1. Show your worth with numbers

Bands often reference what they’ve been paid before when suggesting a guarantee or percentage. That’s a somewhat futile method of negotiating, as no two venues are exactly alike financially. What works for one in terms of payments won’t necessarily work for another.

Your best tools of persuasion here are found on social media. How sizeable is your online fanbase? For your last show, how many responses did you get to the Facebook event? It does matter, of course, how many actually showed up – but if you don’t have crowd shots (use them if you do!), then the closest thing to proof of great attendance is those event responses. Send over your social media pages as well as past events to show the strength of your following.

This won’t work for everyone, of course. Obviously, if you’ve never played before, you don’t have any previous Facebook events to use as examples. Additionally, not everyone trusts the prowess those numbers supposedly signify: an impressive online following doesn’t always translate to in-person devotion.

2. The plus deal

This is sometimes referred to as “back end,” though that’s technically the name of the extra profit you get. Here’s how it works: you’re guaranteed a certain percentage or dollar amount, but you also get an additional amount after a certain point. That marker can be a number of tickets sold, or the talent buyer’s bottom line.

For our purposes here, we’re talking about bands and artists who aren’t getting much pay to begin with, so let’s work with relatively low numbers.

Example one: $50 guarantee plus 10 percent back end after 50 tickets sold at $5 each.

In this scenario, you’ll get your $50 either way. But if more than 50 tickets are sold, you get more. Let’s say the cover count is 100 – the door has raked in an additional $250. You’d get $25 extra.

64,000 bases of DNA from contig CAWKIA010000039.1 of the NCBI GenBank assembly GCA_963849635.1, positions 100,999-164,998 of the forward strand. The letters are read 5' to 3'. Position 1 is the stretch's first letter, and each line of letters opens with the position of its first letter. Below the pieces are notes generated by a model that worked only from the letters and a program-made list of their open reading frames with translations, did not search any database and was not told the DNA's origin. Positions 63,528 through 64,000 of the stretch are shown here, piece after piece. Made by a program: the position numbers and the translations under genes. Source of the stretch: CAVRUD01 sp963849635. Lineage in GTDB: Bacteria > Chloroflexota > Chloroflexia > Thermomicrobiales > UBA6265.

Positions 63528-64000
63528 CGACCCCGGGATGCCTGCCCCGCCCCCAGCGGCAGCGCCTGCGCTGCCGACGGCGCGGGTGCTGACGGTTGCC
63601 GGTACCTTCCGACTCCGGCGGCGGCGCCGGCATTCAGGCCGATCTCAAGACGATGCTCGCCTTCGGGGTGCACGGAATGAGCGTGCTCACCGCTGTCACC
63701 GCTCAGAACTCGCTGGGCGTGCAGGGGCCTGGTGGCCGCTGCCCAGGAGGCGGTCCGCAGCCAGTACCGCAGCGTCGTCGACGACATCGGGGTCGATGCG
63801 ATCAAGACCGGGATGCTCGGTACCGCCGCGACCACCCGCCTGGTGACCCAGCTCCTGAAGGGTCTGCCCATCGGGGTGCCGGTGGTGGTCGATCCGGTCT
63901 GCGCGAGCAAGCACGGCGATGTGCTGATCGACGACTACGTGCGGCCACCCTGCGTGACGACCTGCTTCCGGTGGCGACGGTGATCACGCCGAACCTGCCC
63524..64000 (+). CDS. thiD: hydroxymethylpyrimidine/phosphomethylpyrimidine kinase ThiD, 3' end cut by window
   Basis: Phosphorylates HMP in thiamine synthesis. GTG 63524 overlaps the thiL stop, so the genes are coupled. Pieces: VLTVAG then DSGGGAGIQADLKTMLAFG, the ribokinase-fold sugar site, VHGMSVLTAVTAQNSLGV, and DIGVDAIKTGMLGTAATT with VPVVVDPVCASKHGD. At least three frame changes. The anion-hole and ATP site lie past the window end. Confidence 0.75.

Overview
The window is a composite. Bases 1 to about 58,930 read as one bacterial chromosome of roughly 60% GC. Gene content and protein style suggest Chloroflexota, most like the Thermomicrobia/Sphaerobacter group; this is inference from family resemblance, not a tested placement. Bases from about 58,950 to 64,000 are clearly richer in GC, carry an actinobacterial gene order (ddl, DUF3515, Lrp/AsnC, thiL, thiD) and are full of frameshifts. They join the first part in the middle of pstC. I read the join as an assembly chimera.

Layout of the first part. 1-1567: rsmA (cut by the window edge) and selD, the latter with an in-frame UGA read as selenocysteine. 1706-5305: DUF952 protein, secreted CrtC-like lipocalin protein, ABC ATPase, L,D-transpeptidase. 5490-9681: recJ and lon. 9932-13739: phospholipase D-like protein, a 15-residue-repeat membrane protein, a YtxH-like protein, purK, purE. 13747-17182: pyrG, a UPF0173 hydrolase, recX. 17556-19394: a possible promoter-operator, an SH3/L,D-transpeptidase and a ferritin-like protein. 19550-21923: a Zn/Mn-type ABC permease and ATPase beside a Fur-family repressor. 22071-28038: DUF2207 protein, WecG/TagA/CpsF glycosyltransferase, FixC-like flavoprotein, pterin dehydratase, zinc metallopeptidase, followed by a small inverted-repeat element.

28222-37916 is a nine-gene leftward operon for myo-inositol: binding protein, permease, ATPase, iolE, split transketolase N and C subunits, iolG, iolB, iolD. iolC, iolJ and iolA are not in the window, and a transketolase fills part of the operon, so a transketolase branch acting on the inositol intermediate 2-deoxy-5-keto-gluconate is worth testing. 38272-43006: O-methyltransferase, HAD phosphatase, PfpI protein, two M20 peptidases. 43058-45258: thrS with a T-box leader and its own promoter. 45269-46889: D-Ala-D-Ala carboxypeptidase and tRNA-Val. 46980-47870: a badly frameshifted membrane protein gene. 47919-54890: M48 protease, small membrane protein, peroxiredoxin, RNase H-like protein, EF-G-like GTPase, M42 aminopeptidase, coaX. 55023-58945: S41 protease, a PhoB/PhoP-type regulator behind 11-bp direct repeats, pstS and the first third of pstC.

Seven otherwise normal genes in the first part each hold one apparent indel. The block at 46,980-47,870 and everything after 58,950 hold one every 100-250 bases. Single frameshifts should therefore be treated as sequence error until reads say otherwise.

Example two: $50 guarantee plus 10 percent after $250, with tickets at $5 each.

This could be a situation where there are four bands on the bill, and each is guaranteed $50. If the door money reaches more than $250 – meaning more than 50 tickets sold – then 10 percent of the surplus goes to you. (And probably 10 percent to each of the other bands, too.) So at 100 tickets sold, you’d get your $50 guarantee, plus $25 more for reaching 100 ticket sales.

These numbers are somewhat arbitrary; they’re intended not as standards of negotiating, but rather as examples you can adjust to fit the exact situation you’re in. Talent buyers and venue owners might be more willing to accept a deal like this because there’s little risk on their part. They don’t think they’ll make enough from the door to pay you more than X amount, and you agree to that amount – but you get a little more if you prove them wrong.

3. Prove your draw, then up your rate

Did it take a lot of convincing to get the gig? If the talent buyer or venue owner is dubious of your ability to pull a crowd, he or she might ask you to play for free. When you’re just starting out, that’s okay, but you should always be looking toward the future. You should only perform at no charge when it means it’ll get you closer to paid, or at least better quality gigs. (Or if it’s for charity.)

Agree to play for free (or cheap) once, but ask them to commit to another gig if you draw X number of attendees. Post-show, if you can, talk with whoever booked you. What did he or she think about the performance? The turnout? If the right person isn’t present, follow up the next day via email or whatever form of contact that person preferred in the past.

Send him or her a clip of your set if you’ve got one, and mention the fan response as a way to help him or her see that your next show can be even more successful, and that you deserve some level of payment. Try to actually book a follow-up gig before the conversation goes stale. (Booking several months ahead is ideal, anyway.)

For more on transitioning from free shows to paid gigs, check out this interview with a seasoned musician who’s successfully moved into making a living off her music.


Jhoni Jackson is an Atlanta-bred music journalist currently based in San Juan, Puerto Rico, where she juggles owning a venue called Club 77, freelance writing and, of course, going to the beach as often as possible.

5 Tips to Make Your Local Shows More Successful

[Editors Note: This is a guest blog written by David McMillin, singer, songwriter and frontman of Fort Frances (check out their latest release, “Alio“). He holds several songwriting awards and has helped to soundtrack shows on PBS, NBC and The CW.]